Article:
I came on watch at 9 pm and settled into the relatively boring job of watching the instruments, plotter and radar, squinting into the darkness all around the boat from time to time as the boat motored along under autopilot. A little after 10 pm I was surprised to see a big bright green light appear out of nowhere a few miles behind us! Renee's UFO had reappeared! I immediately turned to the radar to identify it as a target, but the UFO didn't show up at all, even though the radar clearly showed the two fishing boats further away. And then the big bright green light went out and we never saw it or the red light again. I wonder what it was? A warship wth a cloaking device, messing around with us with it's lights? A tiny fishing boat with really really big lights? Who knows?

My next watch started at 0300 as we continued to motor along through the night. Renee's midnight watch had been uneventful and she got into bed and fell asleep quickly. About a half hour into my watch I was shocked alert by a loud, solid bang from an impact to the port hull that shook the whole boat. It was a big enough hit that I immediately grabbed the portable searchlight to inspect the outside of the hull for damage and then went below to check the bilge for water. Thankfully, no damage and no water. I then directed the searchlight astern and saw that we had hit a large log, about 10 feet long and a foot or more in diameter. We've seen a lot of branches, logs and other debris in these waters during the day. There are a lot of rivers in Panama, it is rainy season, the tides are strong so a lot of stuff gets swept out into the coastal waters. During the day, you can dodge this flotsam. During the night you leave it to chance, because you typically can't see a thing and the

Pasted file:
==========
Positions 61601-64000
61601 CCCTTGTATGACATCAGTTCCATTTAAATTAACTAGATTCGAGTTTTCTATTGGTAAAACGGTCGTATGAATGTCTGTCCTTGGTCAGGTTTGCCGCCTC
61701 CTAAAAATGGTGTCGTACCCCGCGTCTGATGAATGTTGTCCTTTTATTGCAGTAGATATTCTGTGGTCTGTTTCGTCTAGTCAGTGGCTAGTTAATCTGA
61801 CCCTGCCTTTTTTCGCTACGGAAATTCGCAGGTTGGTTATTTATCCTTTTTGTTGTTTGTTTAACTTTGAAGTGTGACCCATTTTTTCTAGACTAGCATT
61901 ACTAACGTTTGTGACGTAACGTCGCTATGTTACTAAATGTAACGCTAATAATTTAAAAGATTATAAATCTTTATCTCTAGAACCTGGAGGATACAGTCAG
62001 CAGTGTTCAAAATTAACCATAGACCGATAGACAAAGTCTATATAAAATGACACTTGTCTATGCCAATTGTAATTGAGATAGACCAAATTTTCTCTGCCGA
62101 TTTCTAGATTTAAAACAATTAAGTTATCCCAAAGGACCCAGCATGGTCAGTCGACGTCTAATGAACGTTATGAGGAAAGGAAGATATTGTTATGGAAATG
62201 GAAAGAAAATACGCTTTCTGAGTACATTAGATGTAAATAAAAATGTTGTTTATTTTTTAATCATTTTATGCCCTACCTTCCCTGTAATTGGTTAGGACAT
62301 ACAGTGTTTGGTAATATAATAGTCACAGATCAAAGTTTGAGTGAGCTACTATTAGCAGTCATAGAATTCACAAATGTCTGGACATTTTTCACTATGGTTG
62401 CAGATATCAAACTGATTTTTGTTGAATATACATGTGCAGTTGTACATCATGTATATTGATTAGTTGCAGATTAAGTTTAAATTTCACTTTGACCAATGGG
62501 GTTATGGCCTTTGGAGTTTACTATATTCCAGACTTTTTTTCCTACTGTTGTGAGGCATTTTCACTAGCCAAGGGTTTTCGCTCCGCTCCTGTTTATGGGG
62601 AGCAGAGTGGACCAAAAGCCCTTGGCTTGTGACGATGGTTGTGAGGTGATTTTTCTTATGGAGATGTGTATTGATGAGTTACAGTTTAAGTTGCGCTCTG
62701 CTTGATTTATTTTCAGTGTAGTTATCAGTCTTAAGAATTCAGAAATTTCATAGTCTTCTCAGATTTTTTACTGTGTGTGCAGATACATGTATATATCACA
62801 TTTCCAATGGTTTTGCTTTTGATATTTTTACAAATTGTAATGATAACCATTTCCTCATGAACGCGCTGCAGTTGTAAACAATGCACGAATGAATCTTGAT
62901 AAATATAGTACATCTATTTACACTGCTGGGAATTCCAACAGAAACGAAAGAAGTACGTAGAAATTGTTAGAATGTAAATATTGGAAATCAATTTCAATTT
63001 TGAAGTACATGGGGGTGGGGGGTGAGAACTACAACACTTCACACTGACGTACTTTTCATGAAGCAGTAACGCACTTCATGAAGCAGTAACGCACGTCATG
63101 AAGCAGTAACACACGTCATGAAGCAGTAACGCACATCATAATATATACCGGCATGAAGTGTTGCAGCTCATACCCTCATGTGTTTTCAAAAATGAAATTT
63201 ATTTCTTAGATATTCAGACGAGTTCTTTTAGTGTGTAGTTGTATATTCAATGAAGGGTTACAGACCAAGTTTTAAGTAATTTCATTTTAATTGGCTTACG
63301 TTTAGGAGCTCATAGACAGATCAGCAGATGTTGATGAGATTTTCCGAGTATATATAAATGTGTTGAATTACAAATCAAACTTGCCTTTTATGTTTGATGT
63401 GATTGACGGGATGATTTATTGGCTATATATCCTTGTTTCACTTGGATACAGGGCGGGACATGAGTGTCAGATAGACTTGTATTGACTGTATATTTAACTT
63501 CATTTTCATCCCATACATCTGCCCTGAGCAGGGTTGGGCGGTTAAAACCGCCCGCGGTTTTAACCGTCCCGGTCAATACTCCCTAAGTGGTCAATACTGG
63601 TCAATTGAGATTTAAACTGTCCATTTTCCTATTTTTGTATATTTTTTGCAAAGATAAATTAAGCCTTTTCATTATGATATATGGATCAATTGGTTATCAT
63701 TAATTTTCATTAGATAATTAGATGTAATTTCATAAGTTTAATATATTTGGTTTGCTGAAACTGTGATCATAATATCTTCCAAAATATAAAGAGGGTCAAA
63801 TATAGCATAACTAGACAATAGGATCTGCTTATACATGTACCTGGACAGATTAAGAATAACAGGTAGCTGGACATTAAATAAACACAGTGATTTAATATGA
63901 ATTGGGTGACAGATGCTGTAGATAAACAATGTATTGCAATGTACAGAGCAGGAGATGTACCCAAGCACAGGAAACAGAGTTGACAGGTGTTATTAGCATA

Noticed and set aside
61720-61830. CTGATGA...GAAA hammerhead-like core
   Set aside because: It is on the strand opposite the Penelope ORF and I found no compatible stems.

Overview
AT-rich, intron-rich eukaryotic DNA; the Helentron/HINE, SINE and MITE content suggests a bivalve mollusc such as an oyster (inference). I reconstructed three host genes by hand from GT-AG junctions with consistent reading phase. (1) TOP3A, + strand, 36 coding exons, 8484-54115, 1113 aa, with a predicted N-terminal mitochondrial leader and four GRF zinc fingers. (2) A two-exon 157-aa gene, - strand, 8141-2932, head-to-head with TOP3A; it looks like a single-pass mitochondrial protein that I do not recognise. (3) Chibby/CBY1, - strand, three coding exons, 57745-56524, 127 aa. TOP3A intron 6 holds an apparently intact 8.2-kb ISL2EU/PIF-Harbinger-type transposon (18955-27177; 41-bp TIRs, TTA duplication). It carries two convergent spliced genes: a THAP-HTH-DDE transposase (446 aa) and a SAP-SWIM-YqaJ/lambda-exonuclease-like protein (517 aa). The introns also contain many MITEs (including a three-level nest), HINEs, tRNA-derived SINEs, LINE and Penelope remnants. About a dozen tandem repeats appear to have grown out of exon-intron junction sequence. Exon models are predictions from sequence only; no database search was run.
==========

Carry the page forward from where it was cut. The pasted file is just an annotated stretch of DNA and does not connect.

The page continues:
odds are greatly in your favor because there is much much more clear water than there is water occupied by debris that can cause damage. But after sailing thousands of miles at night never hitting anything, we were due to hit something. Fortunately it just scared the hell out of me, but didn't do any damage. I was surprised it didn't wake Renee up, so I poked my head down below and announced, "Well, we just hit a big log, but we're okay." Renee didn't stir, she was so sound asleep.